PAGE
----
Stay in Niseko :
In my previous post I mentioned that I arrived late at night in Niseko and met a bunch of Japanese people to hang with.
I stayed awake until midnight on the previous night, being most of the time alone at night I would not complain about changing my habits a little. Yoshiki the mysterious cook who slept drunk outside came back in the morning and took me to his house so I could take a shower, do my laundry and charge my batteries. While my laundry was drying up he shown me his motorbikes and proposed me to go for a little ride. I don’t hold a driving licence but he said that the police wouldn’t be a problem.
I was quite excited, I hadn’t been since my trip in Vietnam since a used a motorbike (and the only time really). I was happy to exchange my pedals with an engine for the morning. The mountain Youteizan could now be seen, we therefore decided to ride around it. Youteizan is a fairly small volcano (1900m) but is quite impressive due to its Fujisan look alike shape.
Nisekobiking around Youteizan.
We went back to Yoshiki’s house, picked my laundry and went shopping. We has planned spent the day cooking, munching and drinking at the campsite, many other campers would join and add their a little something to the table (fish from the river, freshly picked bamboo shoot from the mountain, sake from the shop). I was quite happy not to have any plans but just chill for the day, enjoying everyone’s presence. At around 6pm another cyclist fellow joined the campsite. I soon greeted him and we discussed a bit about our journeys. I proposed him to join the table and he was warmly welcomed by everyone. I was now in charge of doing my first English-Japanese interpreter job.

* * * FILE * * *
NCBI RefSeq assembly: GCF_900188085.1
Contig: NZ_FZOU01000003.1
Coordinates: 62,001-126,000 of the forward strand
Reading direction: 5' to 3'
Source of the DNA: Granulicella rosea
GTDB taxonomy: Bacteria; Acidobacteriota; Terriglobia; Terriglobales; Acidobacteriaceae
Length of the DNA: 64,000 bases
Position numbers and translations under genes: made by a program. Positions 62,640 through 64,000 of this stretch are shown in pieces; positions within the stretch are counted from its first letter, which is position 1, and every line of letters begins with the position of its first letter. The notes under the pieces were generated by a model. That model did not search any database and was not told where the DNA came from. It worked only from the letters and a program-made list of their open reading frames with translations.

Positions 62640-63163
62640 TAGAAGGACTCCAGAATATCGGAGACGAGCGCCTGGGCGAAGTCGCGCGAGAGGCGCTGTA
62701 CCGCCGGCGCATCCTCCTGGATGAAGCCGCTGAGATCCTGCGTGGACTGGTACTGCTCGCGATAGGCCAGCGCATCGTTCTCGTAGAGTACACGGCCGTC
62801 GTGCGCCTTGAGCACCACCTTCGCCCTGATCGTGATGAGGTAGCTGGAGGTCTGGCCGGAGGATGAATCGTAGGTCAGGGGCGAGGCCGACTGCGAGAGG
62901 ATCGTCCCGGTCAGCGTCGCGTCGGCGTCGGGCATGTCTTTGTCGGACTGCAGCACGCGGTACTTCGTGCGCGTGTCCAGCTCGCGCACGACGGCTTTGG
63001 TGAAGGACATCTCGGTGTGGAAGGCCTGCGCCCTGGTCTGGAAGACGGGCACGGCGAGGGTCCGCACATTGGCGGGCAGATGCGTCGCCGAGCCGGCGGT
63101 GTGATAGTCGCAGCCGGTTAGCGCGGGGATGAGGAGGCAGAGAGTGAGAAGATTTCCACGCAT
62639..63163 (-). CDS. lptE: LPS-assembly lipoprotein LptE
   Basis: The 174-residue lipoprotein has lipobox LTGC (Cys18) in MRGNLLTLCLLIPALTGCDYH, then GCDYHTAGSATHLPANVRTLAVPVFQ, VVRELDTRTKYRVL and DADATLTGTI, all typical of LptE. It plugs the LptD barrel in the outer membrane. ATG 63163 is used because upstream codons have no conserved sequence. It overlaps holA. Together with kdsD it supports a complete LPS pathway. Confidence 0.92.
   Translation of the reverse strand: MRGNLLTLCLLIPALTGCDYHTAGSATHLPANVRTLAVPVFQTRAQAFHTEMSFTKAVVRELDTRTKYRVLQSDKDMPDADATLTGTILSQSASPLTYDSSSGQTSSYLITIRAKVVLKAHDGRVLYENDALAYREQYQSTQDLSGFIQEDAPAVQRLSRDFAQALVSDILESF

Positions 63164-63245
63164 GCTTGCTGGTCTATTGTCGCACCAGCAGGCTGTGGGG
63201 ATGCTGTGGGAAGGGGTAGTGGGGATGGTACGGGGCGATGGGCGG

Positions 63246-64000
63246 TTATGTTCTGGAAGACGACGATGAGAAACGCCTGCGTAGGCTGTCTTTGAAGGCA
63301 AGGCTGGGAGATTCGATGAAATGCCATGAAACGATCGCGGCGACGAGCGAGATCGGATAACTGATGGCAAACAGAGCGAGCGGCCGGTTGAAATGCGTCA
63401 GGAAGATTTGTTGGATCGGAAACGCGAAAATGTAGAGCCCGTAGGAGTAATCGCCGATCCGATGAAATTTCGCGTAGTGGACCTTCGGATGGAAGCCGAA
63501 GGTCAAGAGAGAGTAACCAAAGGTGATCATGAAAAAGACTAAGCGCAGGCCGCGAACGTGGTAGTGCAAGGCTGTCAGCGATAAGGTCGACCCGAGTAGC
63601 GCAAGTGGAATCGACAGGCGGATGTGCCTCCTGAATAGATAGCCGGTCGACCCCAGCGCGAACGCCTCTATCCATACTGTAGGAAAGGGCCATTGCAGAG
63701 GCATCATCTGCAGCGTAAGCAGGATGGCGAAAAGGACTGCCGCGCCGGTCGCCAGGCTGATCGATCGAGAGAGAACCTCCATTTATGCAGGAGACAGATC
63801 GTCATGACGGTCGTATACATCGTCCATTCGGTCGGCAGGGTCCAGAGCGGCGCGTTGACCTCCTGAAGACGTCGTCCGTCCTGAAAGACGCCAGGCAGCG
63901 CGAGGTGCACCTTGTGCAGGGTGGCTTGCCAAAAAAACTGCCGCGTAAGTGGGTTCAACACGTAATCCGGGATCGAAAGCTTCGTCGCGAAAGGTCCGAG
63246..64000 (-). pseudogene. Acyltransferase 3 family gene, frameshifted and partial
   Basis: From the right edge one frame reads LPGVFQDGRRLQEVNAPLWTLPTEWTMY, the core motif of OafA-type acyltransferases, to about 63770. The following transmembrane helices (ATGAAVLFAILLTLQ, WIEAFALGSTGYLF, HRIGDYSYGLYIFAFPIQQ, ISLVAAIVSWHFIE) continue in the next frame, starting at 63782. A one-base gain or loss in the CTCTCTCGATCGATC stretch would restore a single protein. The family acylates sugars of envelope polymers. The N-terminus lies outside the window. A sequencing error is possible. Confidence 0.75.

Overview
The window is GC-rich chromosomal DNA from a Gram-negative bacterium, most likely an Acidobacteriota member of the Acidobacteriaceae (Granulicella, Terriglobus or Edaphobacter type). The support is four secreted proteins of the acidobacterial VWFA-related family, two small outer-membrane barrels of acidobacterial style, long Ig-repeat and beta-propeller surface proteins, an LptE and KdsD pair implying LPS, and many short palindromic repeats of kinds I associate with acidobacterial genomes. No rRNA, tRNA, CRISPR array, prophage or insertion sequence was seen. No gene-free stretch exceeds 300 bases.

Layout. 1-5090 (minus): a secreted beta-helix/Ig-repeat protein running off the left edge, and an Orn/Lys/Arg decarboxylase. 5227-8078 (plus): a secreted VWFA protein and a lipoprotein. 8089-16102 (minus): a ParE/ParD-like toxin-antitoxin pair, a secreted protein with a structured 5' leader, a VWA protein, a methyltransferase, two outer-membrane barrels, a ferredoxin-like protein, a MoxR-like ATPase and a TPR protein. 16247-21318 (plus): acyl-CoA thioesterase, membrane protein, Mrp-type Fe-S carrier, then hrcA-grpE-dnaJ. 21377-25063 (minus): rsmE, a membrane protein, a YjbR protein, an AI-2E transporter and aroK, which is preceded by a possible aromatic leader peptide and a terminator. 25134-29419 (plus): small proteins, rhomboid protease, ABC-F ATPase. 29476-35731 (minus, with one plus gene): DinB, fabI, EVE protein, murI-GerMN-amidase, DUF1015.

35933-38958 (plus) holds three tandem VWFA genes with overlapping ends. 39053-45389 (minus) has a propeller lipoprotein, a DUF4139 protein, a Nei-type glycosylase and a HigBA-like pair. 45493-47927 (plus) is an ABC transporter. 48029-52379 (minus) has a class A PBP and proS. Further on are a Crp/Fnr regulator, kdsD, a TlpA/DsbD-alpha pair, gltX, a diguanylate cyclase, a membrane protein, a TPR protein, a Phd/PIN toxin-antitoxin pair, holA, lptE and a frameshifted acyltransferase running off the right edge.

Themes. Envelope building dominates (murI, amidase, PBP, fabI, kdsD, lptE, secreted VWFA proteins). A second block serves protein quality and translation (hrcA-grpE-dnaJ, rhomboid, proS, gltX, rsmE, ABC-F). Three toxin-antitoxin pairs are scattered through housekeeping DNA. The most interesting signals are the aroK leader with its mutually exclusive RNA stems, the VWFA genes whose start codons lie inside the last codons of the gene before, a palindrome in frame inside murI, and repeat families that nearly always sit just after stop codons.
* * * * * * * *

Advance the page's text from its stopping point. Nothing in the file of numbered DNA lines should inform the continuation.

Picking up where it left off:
Dring fish in the sun to make the skin a bit crunchy.
The next day my fellow cyclist Suli decided to join me to climb Youteizan. We woke up and left the campsite at around 7am despite everyone telling us to start climbing at 5am. It was a relatively small mountain so did not think it would be necessarily to leave so early.
View from the campsite.
We cycled from Kutchan to the bottom of the mountain. The path started at around 300m and went all the way through the forest up until the top at 1900m. As usual we were making fun of the absurd Japanese people being overly equipped for such an easy and short expedition. We made the conclusion that not having much time to go on holiday, Japanese people instead buy all the gear when they get into an activity (high mountain gear, huge backpack for a day trip, snow boots, sticks, bells,etc..Like if they were about to climb Mount Everest).
After between 2 and 3 hours walking in the forest we finally reached the top where it started to get interesting, the forest led to a rocky, windy and snowy volcano crater. We slowly made a loop around the crater and found a spot behind some rocks to eat our lunch while overlooking the whole region.
Lunch break on top.
Taking in consideration that it was summer and that the mountain is quite small, we were amazed by the amount of snow remaining in there.From the top of Youteizan we could see our camping ground, both north and south coasts. I could as well see Furoran that I left the day before which was located 120kms away and the lake Toya that was now looking ridiculously small.